It’s been a tumultuous few years for both men, ever since they came forward as adults to allege abuse after Jackson had died in 2009 and after having previously said at different points that there was none. Robson testified in Jackson’s defense at the 2005 molestation trial that with the superstar’s acquittal. Lawsuits against Jackson’s estate detailing the abuse have been dismissed for procedural reasons , although an appeal is pending.
Jackson’s estate continues to attack their credibility , and they’ve encountered disbelief and even threats from fans. On Thursday the estate filed a lawsuit against HBO alleging that the film violates a contract to show a 1992 Jackson concert that requires that the network not disparage the singer in the future.
When Reed, a U.K. filmmaker who is more accustomed to covering war and terrorism, approached the men separately in 2017 about telling their story through a documentary, they were understandably reticent, but decided to meet with him out of curiosity.
“I was concerned about somebody just sensationalizing the story,” Safechuck told The Associated Press the day after that first screening, with Reed and Robson at his side. “Is this person out to just put together a piece for people to watch because it’s Michael? Or is it somebody who is going to tell the story of survivors and abuse and what that’s like?”
Robson, a noted choreographer who has worked with the likes of Britney Spears and ’N Sync, had more experience with the media and was especially cautious, but agreed to a lunch.
I felt pretty comfortable pretty quickly that he was a man of integrity,” Robson said.
Reed didn’t have an agenda or a plan. He was just there to listen and document. So they agreed. Robson was interviewed across three days, and Safechuck for two.
“I wanted to keep a completely open mind,” Reed said. “In the end, there is no video of Michael Jackson abusing Wade and James. There is no cache of photographs. So what you’re doing is listening to the person and making a judgment about whether there is any truth or not.”
The film details how Robson, Safechuck and their families came to know and trust Jackson at the height of his fame in the 1980s and early 1990s, the alleged abuse, which Robson says started at age 7 and Safechuck says began at age 10, and the trauma that emerged as adults when they both started to understand what happened to them. Both of their mothers are also interviewed, as are their wives and two of Robson’s siblings.
Reed found he didn’t have to ask many questions, but he did give them some advice: Don’t offer commentary or try to process in real time, just say what happened. It was cathartic for Robson.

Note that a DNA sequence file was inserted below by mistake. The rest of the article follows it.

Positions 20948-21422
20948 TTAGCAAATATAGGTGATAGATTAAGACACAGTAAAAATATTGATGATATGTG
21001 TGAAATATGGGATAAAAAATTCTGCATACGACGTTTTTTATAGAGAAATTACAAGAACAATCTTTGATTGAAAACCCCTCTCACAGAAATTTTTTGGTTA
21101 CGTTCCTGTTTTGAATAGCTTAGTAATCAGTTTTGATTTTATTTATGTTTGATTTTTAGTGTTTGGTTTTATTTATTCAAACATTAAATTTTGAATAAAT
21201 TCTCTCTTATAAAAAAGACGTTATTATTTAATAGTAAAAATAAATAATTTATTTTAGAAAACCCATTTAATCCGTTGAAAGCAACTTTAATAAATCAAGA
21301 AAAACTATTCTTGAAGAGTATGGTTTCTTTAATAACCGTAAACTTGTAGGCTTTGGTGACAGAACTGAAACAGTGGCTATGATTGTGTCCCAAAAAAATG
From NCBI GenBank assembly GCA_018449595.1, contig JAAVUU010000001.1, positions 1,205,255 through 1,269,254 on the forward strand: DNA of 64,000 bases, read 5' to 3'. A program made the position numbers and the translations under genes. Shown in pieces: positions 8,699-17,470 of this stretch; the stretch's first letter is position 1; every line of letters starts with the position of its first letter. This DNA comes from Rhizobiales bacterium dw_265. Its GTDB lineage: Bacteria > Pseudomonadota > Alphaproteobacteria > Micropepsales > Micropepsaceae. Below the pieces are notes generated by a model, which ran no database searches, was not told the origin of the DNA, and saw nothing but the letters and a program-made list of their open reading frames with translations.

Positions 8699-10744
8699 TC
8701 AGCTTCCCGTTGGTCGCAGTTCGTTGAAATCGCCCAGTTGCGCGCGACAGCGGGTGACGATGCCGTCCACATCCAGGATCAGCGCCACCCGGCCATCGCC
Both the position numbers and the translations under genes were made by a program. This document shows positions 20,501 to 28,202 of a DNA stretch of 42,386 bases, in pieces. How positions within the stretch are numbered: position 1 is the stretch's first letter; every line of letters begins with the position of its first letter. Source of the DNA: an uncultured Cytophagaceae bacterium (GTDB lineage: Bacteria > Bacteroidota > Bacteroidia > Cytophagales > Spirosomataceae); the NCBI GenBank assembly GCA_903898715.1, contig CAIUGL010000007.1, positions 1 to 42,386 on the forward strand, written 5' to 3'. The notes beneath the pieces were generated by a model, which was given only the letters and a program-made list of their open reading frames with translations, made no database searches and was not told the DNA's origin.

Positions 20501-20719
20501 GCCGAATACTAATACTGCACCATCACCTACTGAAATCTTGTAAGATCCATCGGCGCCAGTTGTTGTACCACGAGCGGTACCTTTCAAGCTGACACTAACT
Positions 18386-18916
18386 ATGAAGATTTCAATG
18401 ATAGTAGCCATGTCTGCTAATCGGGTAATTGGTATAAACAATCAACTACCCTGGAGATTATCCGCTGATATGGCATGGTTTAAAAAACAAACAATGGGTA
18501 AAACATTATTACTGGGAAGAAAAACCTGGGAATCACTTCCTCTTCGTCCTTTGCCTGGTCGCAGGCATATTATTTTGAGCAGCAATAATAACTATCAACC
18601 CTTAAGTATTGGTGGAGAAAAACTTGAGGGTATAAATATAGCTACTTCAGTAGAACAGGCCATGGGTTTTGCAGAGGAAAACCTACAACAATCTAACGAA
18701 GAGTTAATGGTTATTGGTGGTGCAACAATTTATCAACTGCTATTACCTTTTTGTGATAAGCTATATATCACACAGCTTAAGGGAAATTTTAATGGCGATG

“I had already come up against so much pushback and adversity in relation to telling the truth and trying to tell the truth that it had become instinctual to me and habitual to me to constantly feel like I have to explain myself and explain the story and explain the conflicting feelings. Dan giving us that direction to not do that ended up being an extremely powerful experience for me. It enabled me to be that much more present in the telling of the story, which ended up being so therapeutic,” Robson said. “Just going through the interview process was an extremely healing experience.”
That wasn’t the case for Safechuck, however.
“Yeah, no,” Safechuck said with a hesitant laugh. “I don’t think it was as therapeutic for me. It was tough.”
But both are glad that their stories are going to be out soon, even though the pushback is only getting stronger from fans and Jackson’s estate.
The estate has vehemently denounced the documentary, attacking the credibility of Robson and Safechuck, as well as the filmmaker for not including other voices who knew Jackson.
“It’s the story of these two families and not of all the other people who were or weren’t abused by Michael Jackson,” Reed said. “How is interviewing a person who was friends with Jackson who saw nothing going to help me tell the story? The fact that Jackson for many hours in the day was not abusing children doesn’t mean that for several hours a day he wasn’t.”
The estate has said Robson sought work on a Jackson-themed Cirque du Soleil show and raised the molestation allegations only after he wasn’t hired.
“It’s just completely inaccurate,” Robson said. “I was hired three times for different iterations of that Michael Jackson Cirque du Soleil show, to choreograph it. I was never denied a role. I removed myself from the project three times because of the nervous breakdowns that I was going through.”
Robson said the nervous breakdowns led him to speak to his therapist for the first time about the abuse, and started the journey he’s on now.
An iconic figure even in death, Jackson’s cultural resonance remains as powerful as ever. A stage musical, “Don’t Stop ’Til You Get Enough,” is set to open on Broadway in the summer of 2020 and his songs are still a fixture on the radio. Neither Safechuck nor Robson has any guidance for how audiences should view Jackson or his music after watching.
“That’s for them to decide,” Safechuck said.
For both, it’s about shedding a light on sexual abuse, and not about Jackson’s legacy, although it’s likely the film will have an impact on that as well.
“Michael was an extremely complex figure, like many people are, and there are aspects to him that are good and there are things he did in his life that were good. And he was also a sick man who sexually abused us and I believe many others,” Robson said. “It’s just not black and white. These things exist at the same time. Hopefully we can all just open our minds about that.”
“Leaving Neverland” will air in two parts on HBO at 8 p.m. eastern on March 3 and 4.